So I'm a "more plant-based food FOR THE PLANET" type of gal and I like having plans because on my own I'd just eat chicken sandwiches + fries + honey mustard + iced tea 5-6 times a week. (I'm a good cook and love all sorts of food, but the effort meal planning and cooking takes overwhelms me). So while I'm not like "this book is the greatest ever" it was useful for me right now. I sat down and was like "OK, so if I wanted to REALLY put this into practice, what would it look like?" and to me it w So I'm a "more plant-based food FOR THE PLANET" type of gal and I like having plans because on my own I'd just eat chicken sandwiches + fries + honey mustard + iced tea 5-6 times a week. (I'm a good cook and love all sorts of food, but the effort meal planning and cooking takes overwhelms me). So while I'm not like "this book is the greatest ever" it was useful for me right now. I sat down and was like "OK, so if I wanted to REALLY put this into practice, what would it look like?" and to me it would look like eating out for dinner once a week with my family, having a regular dinner group on Friday nights, eating out salad 2x a week a work, and all the other meals being plant-based. My spouse is Jewish so she heard of this idea, MOOSHY (meat only on Shabbat, Holidays, and Yom Tov) and I was like "I can go with that with 'and also restaurants if desired'" so reading about flexitarian options, realizing we're already making progress toward a more sustainable, less meat-driven lifestyle was also heartening. Now I have a bunch of recipes I need to add and shift so that I really am eating vegetarian or vegan 5 days a week for a number of good reasons and this book helped with that.

  7. 5 out of 5

    LeeAnn Barnard

    It was fine. Didn’t really tell me much I didn’t already know, since this is pretty much how I eat anyway. Will definitely try some of the recipes though. I’m always looking for healthy new ways to prepare my food.

  8. 5 out of 5

    Debbie

    Will refer to this book often. Following Whole30 90% of time but like concept of Flexitarian diet.

  9. 5 out of 5

    Mary Lamb

    If you have not been adding more "meatless" meals to your diet, over the years, this is a good book for getting started. If you have not been adding more "meatless" meals to your diet, over the years, this is a good book for getting started.

  10. 5 out of 5

    Marie-Claire

    Books explains concept of flexatarian diet, but falls short with the meal plan and recipes. Most recipes are simplistic. Ex: celery sticks with peanut butter. I expected more from this book.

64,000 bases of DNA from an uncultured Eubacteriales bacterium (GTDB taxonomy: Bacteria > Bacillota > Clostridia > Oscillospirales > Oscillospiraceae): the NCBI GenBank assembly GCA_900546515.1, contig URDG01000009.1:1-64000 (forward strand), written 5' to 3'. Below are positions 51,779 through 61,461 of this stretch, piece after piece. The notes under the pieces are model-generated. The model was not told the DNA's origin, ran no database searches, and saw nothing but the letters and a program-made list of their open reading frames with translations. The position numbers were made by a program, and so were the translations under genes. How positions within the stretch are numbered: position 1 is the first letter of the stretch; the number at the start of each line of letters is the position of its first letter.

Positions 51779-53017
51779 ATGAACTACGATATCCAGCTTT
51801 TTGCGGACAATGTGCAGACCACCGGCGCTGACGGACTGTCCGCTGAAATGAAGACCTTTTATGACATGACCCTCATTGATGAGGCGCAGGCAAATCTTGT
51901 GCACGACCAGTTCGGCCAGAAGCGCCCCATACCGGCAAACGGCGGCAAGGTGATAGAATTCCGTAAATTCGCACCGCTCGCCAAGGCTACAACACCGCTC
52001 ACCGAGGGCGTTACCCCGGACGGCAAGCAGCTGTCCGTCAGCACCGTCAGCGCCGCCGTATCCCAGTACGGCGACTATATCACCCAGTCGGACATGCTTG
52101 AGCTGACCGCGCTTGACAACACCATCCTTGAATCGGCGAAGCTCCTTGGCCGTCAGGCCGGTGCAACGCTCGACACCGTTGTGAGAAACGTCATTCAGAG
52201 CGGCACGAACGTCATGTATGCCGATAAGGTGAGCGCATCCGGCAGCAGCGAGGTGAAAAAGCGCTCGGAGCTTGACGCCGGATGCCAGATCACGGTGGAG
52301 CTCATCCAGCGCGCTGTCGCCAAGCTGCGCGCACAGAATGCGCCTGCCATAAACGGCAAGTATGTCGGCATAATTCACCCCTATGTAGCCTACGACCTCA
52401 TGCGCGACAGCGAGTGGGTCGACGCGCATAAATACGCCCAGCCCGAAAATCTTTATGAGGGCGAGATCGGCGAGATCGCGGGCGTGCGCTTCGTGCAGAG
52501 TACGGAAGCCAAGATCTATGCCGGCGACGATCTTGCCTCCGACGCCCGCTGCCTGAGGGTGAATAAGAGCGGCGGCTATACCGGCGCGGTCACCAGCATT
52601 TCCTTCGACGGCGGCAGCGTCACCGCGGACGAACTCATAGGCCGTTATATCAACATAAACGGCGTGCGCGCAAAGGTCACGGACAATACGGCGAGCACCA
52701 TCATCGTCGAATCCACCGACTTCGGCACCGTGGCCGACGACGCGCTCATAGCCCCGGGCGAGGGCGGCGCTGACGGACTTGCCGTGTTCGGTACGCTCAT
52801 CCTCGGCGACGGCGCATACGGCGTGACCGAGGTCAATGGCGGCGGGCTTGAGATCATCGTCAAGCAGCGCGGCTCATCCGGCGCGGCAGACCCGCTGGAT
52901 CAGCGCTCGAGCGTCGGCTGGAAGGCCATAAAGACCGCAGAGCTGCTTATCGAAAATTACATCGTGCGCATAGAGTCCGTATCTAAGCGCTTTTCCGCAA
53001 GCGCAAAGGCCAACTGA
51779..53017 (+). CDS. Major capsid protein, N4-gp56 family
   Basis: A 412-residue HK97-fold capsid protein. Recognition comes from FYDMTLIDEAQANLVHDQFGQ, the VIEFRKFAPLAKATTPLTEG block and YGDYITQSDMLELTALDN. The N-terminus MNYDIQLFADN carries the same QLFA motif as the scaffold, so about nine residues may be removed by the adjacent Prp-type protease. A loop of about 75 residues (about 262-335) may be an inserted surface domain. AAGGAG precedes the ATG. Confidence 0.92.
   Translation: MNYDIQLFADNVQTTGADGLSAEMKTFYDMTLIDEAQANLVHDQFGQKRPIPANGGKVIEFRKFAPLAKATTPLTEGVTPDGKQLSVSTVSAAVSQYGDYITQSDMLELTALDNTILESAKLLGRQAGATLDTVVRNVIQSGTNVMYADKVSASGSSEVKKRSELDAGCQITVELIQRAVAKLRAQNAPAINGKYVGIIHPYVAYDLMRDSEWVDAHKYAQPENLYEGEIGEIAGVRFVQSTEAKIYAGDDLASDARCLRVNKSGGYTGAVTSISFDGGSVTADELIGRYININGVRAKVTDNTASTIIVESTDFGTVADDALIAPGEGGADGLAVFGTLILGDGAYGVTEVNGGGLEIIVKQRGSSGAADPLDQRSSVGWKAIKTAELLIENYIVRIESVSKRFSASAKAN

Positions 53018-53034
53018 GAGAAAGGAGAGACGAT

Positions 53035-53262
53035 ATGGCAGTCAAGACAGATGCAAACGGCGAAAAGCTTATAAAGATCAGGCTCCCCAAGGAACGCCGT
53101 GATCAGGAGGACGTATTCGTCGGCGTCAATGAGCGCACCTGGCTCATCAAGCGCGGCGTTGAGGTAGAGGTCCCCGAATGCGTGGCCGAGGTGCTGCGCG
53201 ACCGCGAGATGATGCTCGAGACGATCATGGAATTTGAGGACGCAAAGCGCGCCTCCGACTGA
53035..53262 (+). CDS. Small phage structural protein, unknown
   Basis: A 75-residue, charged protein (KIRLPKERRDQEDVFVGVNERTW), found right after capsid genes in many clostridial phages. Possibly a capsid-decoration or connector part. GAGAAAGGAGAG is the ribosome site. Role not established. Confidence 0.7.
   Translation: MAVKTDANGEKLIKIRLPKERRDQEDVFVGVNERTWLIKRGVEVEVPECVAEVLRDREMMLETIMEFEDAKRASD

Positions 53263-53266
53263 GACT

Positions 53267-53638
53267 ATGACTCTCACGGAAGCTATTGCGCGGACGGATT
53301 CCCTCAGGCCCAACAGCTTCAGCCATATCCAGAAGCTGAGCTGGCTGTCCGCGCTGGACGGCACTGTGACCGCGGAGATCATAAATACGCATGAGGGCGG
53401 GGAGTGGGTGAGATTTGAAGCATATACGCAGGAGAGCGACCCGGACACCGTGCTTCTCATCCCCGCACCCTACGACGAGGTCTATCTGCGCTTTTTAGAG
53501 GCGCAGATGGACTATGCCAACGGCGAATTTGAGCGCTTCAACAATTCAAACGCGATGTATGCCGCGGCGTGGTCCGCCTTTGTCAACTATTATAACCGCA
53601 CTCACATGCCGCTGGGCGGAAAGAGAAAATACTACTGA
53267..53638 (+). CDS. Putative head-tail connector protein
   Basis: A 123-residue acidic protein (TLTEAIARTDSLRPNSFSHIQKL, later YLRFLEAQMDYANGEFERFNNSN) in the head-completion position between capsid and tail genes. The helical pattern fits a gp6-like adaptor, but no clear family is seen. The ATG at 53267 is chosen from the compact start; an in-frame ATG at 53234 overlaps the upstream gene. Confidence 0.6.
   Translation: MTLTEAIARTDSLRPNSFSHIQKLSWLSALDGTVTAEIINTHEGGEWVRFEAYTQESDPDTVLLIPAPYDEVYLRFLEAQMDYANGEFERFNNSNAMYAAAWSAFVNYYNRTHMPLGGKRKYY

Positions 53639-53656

11. 5 out of 5

    Tatjana

    It's sometimes difficult to judge reviews. You naturally throw out the top ones and also the ones that seem unnecessarily harsh. Usually the ones in between are the ones you go for. This book was not available in my library system (red flag) so I had to order it. I also have to admit that I cook. I cook a lot... and I like to cook food that is delicious. Just because you want to eat less meat does not me you are giving up delicious food. The first thing I always do is look at recipes to see if I It's sometimes difficult to judge reviews. You naturally throw out the top ones and also the ones that seem unnecessarily harsh. Usually the ones in between are the ones you go for. This book was not available in my library system (red flag) so I had to order it. I also have to admit that I cook. I cook a lot... and I like to cook food that is delicious. Just because you want to eat less meat does not me you are giving up delicious food. The first thing I always do is look at recipes to see if I would even start down the road using this book. It didn't look good. It looked bland to me.... but I like to give chances (maybe too many) The first part of the book was vaguely based on real research but was presented in a way that 6th graders can understand. Great. Moving on, the book moved into a maddeningly perky infomercial. I was losing enthusiasm so i went to make a recipe. Tempeh pad thai. Sounds pretty decent, right? It was so bland that I had to spice the crap out of it. The cooking technique was wrong. By that I mean, I followed the instructions to the letter (which I do when I'm dubious) and it was a train wreck. I think I ended up throwing Sriracha on it and making some corn tortillas (from scratch, thank you) for "asian inspired" tacos. Now, I like soy non-meat options: they are pretty much a staple in my house- which is why I wanted to find something else... too much soy is too much soy. I don't want to say that the bottom-of-the-barrellers were right, but they were. I wish they had explained it better and maybe recommended an alternative. It's rare for me to get so down on a book. But this one? You are better off going to any RANDOM site and trying a random recipe. You will have better luck. So I will tell you my alternatives: I got "Thug Kitchen" and have been enjoying it very much. Sometimes those recipes are a little funky also, but that's owing more to my cooking style and having to swap out ingredients because I live in the great white north. Jamie Oliver's site has a lot of vegetarian recipes that are 1. easy 2. budget-friendly 2. clearly tested. I'm using it a lot. Additionally I checked out some of the Moosewood books from the library: Low-fat and New Classics. While they also can be bland, the textures are never off. They are good basics. To lose weight? I joined weight watchers. Why? I guess because I'm a chump. It's working for me though, so I'm not going to complain.